|North Chicago was originally called Waukegan when it was incorporated in 1895. It was changed to North Chicago in 1901. Because of its close proximity to Lake Michigan and Chicago, the village was ideal for manufacturing. By 1912, North Chicago consisted of 15 industrial enterprises and 26 saloons. All of these establishments generated city revenue in the form of license fees. |
In the late nineteenth century the following industries located in North Chicago: Washburn & Moen Manufacturing Company, Lanyon Zinc Oxide Company and the Morrow Brothers Harness Company. In 1900 the Chicago Hardware Foundry Company opened and in 1905, the National Envelope Company. Because of the development of these industries and others, the population in the first decades of the twentieth century boomed. In 1890 there were approximately 20 residents and it grew to 5,839 in the year 1920.
The industrial base of the community continued to grow into the 1950ís which brought in many more residents. Some of the companies that also located to North Chicago were American Motors, Johnson Motors, Goodyear, Ocean Spray and Abbott Laboratories. The population grew even more with the expansion of the Veterans Hospital and the annexation of the Great Lakes Naval Training Station. By the year 1970 the population reached 47,275. But during the 1970ís many of the plants closed, jobs were lost and the population dropped. North Chicago lost 18% of its population from 1970-1980. By the year 2000 the population was 35,918.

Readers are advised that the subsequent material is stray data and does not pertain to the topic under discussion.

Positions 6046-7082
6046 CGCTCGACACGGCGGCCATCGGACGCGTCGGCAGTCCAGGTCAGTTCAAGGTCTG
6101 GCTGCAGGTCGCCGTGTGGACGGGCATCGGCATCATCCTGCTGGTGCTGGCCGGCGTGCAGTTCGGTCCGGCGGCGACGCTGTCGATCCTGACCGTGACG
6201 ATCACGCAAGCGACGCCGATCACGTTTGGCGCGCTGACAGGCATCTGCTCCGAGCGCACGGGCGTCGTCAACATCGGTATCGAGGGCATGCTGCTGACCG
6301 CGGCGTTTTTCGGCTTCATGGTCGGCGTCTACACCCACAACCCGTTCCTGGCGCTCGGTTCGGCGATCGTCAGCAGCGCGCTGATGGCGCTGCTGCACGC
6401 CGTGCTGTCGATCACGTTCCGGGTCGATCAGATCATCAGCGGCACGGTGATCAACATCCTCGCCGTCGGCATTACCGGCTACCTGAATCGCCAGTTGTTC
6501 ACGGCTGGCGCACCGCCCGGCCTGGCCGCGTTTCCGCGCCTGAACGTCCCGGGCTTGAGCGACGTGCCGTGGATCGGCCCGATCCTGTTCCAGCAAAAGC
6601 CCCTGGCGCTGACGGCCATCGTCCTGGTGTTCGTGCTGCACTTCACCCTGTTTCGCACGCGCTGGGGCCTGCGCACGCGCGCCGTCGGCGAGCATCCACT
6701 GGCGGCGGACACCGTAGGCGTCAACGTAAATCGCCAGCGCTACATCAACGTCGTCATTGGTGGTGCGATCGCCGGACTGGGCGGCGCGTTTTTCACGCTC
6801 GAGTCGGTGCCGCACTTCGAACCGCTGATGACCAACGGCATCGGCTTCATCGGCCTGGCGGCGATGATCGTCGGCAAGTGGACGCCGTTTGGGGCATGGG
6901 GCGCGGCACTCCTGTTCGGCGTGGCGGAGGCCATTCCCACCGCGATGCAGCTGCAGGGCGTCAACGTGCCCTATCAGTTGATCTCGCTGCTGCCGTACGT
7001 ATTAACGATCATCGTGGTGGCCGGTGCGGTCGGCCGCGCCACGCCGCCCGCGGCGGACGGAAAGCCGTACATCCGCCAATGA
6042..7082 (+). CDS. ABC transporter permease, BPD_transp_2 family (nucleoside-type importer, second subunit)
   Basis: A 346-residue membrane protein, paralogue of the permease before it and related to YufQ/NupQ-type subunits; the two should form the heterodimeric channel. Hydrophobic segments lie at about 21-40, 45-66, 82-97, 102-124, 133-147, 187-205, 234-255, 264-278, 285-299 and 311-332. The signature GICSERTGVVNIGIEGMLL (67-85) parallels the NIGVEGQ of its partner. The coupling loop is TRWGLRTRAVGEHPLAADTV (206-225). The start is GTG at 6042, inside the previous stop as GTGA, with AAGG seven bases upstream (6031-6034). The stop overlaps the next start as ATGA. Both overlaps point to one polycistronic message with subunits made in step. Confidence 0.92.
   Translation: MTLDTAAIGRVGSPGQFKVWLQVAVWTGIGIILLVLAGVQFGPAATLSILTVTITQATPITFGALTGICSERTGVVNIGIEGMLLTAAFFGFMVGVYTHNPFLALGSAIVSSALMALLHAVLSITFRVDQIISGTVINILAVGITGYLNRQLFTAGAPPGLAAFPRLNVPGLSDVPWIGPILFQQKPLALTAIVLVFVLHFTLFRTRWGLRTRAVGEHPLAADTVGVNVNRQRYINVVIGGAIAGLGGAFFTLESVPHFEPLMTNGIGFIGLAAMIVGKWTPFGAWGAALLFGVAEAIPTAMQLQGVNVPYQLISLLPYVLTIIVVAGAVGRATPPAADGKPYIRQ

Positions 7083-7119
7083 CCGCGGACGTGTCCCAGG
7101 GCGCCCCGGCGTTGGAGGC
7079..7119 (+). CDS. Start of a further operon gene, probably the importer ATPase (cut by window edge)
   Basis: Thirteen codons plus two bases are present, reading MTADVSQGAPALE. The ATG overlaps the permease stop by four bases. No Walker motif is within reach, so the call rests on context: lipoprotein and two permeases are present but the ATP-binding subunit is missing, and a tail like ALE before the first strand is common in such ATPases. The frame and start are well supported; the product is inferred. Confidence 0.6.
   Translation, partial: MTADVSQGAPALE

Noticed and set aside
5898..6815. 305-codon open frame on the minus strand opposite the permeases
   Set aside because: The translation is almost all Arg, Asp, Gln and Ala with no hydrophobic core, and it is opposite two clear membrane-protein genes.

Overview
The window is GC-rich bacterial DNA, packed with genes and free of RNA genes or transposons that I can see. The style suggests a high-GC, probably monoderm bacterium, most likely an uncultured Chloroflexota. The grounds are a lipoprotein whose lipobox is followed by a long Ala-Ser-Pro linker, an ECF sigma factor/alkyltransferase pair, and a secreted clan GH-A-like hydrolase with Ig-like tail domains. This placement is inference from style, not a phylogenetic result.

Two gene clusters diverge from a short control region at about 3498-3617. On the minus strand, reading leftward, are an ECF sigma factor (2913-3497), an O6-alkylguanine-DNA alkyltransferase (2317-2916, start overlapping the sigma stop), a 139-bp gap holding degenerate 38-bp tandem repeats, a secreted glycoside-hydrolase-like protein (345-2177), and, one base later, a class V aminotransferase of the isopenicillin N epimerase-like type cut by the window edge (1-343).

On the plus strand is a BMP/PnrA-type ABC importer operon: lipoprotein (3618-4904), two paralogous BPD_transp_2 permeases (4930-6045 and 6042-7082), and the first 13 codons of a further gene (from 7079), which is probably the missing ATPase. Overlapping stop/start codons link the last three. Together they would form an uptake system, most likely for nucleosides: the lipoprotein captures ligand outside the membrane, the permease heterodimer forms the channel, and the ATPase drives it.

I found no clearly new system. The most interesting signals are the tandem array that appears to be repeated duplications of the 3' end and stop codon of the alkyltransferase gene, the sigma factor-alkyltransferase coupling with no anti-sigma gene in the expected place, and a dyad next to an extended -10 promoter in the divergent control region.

The decline in population for North Chicago also had to do with changes in its racial makeup. By the end of the twentieth century African Americans accounted for 34% of the population. By the 1990ís the city had become poor. The majority of North Chicago is federal land and untaxable. This made the tax burden fall on the residents and it was among the highest in Illinois. Commercial development dropped and other industries closed which has made it difficult to bring back the once thriving community.